Chapter 2 Exam Notes.docx - Chapter 2 Exam Notes Fideism vs Strong Rationalism Reductio(Anselms ontological argument How It Works Reductio ad absurdum

Chapter 2 Exam Notes.docx - Chapter 2 Exam Notes Fideism vs...

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Chapter 2 Exam Notes Fideism vs. Strong Rationalism Reductio (Anselm’s ontological argument) How It Works Reductio ad absurdum is a technique to expose the fallacy through following its implications logically t an absurd conclusion. Believed in God by faith Longed for reasons for believers Harmony between faith and Reason Not meant to convince someone to believe in God Argument to give intellectual satisfaction to those who already believe A deductive argument: produces a conclusion that must be accepted Relies solely on definitions and principals not facts or experience Based on definitions the originator thinks everyone would accept Anselm defines God as that than witch none greater can be thought or conceived The greatest possible being If God is, would God be God if God didn’t exist in the world in reality If God was only a definition in the mind than God wouldn’t be God, he wouldn’t be the greater being This is a reduction – trying to get people to see the absurdity to denying Gods existence One of the most fascinating arguments for the existence of an all-perfect God is the ontological argument. While there are several different versions of the argument, all purport to show that it is self-contradictory to deny that there exists a greatest possible being. Thus, on this general line of argument, it is a necessary truth that such a being exists; and this being is the God of traditional Western theism.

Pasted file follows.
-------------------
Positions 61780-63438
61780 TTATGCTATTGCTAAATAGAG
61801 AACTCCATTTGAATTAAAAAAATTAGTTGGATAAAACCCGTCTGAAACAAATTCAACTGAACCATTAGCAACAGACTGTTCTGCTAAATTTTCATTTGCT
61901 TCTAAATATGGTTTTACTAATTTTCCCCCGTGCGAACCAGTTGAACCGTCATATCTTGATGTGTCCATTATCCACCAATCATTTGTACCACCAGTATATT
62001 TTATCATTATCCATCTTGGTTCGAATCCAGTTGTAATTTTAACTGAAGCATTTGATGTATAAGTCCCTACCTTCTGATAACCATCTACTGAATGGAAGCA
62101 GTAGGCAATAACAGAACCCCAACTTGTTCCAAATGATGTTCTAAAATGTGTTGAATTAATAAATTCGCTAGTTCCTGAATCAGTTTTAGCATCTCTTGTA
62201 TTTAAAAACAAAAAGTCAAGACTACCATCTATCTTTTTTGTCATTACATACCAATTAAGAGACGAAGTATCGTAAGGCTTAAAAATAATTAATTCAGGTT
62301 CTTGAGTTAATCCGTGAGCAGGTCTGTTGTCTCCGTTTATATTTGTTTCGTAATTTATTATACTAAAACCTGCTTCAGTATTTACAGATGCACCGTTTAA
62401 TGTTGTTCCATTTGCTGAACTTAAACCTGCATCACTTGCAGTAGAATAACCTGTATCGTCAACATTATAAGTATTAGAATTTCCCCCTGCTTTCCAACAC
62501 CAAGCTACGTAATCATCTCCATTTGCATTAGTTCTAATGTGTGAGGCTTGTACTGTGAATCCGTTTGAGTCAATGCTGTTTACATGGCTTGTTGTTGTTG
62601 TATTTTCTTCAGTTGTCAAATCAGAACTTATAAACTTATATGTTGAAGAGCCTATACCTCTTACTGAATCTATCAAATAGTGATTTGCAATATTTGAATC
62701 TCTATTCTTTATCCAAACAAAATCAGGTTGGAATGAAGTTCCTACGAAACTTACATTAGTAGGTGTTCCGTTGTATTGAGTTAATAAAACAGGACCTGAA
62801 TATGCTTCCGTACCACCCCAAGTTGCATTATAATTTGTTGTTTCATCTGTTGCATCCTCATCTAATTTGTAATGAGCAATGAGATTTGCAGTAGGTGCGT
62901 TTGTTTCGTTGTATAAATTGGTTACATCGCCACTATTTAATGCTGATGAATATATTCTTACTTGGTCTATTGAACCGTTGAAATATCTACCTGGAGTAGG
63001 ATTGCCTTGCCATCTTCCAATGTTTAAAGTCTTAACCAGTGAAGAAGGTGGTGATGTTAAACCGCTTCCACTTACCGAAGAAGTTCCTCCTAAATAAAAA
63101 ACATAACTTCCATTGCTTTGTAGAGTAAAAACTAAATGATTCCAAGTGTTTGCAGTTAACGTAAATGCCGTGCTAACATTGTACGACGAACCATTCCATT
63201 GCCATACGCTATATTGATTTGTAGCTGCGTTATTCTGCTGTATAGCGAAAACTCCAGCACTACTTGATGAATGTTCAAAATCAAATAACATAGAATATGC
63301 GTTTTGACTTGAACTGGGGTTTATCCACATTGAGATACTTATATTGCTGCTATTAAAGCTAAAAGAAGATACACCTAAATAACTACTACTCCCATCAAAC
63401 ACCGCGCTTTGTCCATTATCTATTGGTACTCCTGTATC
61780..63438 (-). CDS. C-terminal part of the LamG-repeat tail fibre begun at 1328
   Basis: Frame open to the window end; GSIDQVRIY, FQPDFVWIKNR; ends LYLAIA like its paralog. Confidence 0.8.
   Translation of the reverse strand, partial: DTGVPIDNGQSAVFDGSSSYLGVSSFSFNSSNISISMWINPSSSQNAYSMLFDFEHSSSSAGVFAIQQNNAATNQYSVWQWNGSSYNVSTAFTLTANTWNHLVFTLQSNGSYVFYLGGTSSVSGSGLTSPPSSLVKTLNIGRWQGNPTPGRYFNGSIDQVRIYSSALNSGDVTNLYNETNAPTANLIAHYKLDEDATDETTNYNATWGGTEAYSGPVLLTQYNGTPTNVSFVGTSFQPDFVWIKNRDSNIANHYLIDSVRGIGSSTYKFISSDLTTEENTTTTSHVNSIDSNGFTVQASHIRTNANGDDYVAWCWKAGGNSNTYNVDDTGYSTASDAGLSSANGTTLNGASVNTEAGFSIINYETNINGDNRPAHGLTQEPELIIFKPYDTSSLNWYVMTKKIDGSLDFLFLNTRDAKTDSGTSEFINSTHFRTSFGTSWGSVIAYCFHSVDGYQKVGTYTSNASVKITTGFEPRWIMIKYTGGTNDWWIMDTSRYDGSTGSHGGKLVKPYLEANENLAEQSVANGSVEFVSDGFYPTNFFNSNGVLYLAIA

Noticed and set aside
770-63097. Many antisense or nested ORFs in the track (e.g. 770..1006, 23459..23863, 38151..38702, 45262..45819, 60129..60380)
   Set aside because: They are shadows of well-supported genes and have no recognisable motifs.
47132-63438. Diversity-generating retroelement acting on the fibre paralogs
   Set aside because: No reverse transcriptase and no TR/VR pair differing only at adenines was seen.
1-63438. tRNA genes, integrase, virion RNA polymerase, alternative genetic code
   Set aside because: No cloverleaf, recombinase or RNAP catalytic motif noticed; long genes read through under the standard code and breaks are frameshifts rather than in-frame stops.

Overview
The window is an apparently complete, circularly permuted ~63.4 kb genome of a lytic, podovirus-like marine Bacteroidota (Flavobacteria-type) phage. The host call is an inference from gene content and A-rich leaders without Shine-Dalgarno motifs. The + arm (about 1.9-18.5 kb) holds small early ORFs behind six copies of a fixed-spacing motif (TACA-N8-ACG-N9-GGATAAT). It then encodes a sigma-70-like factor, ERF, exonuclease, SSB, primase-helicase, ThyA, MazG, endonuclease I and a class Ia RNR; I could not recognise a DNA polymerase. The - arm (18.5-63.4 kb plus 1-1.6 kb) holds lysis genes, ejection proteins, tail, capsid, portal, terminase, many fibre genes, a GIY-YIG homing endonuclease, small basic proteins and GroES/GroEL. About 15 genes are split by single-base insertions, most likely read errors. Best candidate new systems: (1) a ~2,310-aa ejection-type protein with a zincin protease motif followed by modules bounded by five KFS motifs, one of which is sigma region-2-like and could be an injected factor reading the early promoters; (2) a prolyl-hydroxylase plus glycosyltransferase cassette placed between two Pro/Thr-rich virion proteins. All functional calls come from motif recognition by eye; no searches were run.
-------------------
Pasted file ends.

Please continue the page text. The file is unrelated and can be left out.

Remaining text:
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Most of the arguments for God's existence rely on at least one empirical premise. For example, the "fine-tuning" version of the design argument depends on empirical evidence of intelligent design; in particular, it turns on the empirical claim that, as a nomological matter, that is, as a matter of law, life could not have developed if certain fundamental properties of the universe were to have differed even slightly from what they are. Likewise, cosmological arguments depend on certain empirical claims about the explanation for the occurrence of empirical events. In contrast, the ontological arguments are conceptual in roughly the following sense: just as the propositions constituting the concept of a bachelor imply that every bachelor is male, the propositions constituting the concept of God, according to the ontological argument, imply that God exists. There is, of course, this difference: whereas the concept of a bachelor explicitly contains the proposition that bachelors are unmarried, the concept of God does not explicitly contain any proposition asserting the existence of such a being. Even so, the basic idea is the same: ontological arguments attempt to show that we can deduce God's existence from, so to speak, the very definition of God. The argument in this difficult passage can accurately be summarized in standard form: 1. It is a conceptual truth (or, so to speak, true by definition) that God is a being than which none greater can be imagined (that is, the greatest possible being that can be imagined).
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